Science and fiction of the future
As far as I remember myself, I was always mad about the future. I just feel I belong there. As a strategist at my day job, as a dreamer in my hobbies. Whether it’s sience (trying to figure out long-term vision for my client’s company) or fiction (sketching a space adventure story), there are three questions that define every future-related conversation. I’m on a quest for answers, and you’re welcome to join. This will be fun!
Three fundamental questions to the future
How the future will look like?
Certainly, there is no single answer to this question. Think about it as a multiverse of options with different probabilities to happen. We will study the world to define where we are today. We will search for trends to see the direction of changes.
How do I see myself in the future?
Whether it’s you or your company, there should be a vision. Where are you going? What will be the ideal outcome? When should you shape yourself and when is the world? We will learn how to dream to define the future from the future rather than from today.
How to get there?
Strategy. Transformation. Managing change. Dreams’re only as good as the steps you make to fulfill them. This is where I have a home-court advantage: starting as a marketing strategist and driving Partnership Transformation for one of the leading global brands today. I’m happy to share what I’ve learned about making the future come true in the last 17 years.
Two uncomfortable questions to trend reports
I’m reading about a hundred trend reports every year, and I have a question to it. In fact, two questions.
It’s too much, isn’t it?
Trend reports started with Top-10 shifts happening in an industry. Now it’s up to 100 things you should know about. Is it still trends or just a bad attempt of writing down everything that is happening around? It feels useless. Too many trends is a good sign you should look for megatrends behind them.
Trends are not changing on Jan 1st, aren’t they?
According to Google Trends, people are searching for trends the most in October and between January and March. All biggest trend reports are published around November-January. It makes me think we’ve selected the wrong format. Yes, we’re all fans of New Year resolutions, but…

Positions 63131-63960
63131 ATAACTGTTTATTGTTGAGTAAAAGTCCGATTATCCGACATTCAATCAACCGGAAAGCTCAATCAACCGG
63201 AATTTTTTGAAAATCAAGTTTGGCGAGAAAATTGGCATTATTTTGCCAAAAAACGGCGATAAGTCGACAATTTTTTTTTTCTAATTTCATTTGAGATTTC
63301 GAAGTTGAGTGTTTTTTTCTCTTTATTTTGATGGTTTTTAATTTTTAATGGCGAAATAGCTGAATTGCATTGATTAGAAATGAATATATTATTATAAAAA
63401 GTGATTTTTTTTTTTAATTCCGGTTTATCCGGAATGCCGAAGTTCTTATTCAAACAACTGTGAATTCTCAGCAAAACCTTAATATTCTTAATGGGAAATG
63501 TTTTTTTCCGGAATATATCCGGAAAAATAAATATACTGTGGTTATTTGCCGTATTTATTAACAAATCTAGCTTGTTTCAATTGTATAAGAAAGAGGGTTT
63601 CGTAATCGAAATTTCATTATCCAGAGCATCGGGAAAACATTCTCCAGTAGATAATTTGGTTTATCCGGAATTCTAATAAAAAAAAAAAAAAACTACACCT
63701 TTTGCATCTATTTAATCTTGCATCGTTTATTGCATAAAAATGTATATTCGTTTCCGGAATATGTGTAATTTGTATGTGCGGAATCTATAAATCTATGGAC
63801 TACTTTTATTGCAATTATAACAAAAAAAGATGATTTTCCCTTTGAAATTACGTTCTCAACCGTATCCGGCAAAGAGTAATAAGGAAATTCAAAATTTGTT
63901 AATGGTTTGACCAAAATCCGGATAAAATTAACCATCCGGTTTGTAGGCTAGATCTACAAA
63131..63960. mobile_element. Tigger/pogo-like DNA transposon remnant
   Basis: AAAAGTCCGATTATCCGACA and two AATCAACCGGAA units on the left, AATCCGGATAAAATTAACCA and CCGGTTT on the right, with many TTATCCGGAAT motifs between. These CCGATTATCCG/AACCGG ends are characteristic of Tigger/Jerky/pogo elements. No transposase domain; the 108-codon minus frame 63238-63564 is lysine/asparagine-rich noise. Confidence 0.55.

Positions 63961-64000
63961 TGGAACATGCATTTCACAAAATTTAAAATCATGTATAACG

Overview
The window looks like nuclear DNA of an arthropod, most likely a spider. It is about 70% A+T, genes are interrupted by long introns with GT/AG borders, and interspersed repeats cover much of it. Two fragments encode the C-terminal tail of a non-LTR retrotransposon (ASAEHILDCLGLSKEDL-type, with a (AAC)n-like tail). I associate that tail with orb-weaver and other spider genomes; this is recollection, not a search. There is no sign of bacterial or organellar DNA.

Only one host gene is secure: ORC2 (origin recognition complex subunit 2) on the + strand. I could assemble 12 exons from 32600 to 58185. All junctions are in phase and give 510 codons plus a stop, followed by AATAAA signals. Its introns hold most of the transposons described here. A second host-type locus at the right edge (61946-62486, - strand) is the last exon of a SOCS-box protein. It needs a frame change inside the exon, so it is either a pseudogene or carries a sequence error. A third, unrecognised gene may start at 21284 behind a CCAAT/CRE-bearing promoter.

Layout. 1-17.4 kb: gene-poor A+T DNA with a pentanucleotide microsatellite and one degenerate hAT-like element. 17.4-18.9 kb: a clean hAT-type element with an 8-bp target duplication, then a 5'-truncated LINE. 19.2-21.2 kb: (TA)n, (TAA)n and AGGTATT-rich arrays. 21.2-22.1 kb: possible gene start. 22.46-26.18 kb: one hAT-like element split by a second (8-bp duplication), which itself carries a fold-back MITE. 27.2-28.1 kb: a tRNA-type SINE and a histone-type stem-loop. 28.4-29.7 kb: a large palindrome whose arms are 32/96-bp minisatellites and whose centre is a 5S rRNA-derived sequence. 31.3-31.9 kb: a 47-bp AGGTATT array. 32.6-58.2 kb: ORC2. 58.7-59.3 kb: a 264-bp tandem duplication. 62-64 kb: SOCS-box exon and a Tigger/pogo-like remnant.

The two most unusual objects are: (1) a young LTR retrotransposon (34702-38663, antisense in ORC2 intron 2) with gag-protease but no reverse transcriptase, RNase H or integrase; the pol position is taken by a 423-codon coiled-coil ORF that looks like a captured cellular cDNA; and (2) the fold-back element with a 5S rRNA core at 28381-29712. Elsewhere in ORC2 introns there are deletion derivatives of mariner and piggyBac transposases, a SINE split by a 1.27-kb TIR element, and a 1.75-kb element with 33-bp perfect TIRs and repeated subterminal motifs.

First, the financial year in the biggest companies is now different. This means most of the planning is happening on different timelines. Second, while we are talking about being agile so much, shouldn’t we keep up with the trends on the go and utilize them when they are discovered, not published? Will the trend of the month be more appropriate? Maybe there is a place for new Netflix series (e.g. “Explained”) talking about long-term megatrends. I’ll do my best to shape something worthy out of this subscription.
Forrester Predictions 2022: 2020 goals in post-apocalyptic decorations
There are different ways to read trends, but I always like to start with perspective. 2020 reports published in Oct-Dec 2019 were the last ones before COVID. 2021, from a year ago, was COVID-only or mostly COVID. In 2022, we are looking for hints on how humanity is dealing with this and what’s coming next.
2021 Forrester Predictions report was clearly different from the previous years. While earlier reports were focusing on consumer and tech, this one was about companies’ internal kitchens: leadership, teams, new workspace, and role of partnerships.
It’s fair to say, Forrester’s 2022 is much closer to 2020 than to 2021. There are two big ideas between the lines.
Companies are facing consumers (again), but consumers are different already
Spending a year solving internal issues ad-hock, companies that survived 2021 are ready to turn their attention back to the consumers. The people they see are now different. The pandemic experience resulted in two major shifts that we still need to process and understand: shift in values and shift in habits.
Operations are different already, so companies need to face operations (again)
Supply chain issues as well as changes in the global market ecosystem have a ripple effect on almost each and every company in the world. With this, internal infrastructure and processes require a serious revision in order to adjust to the new reality: from new tech solutions to new channels and new partners.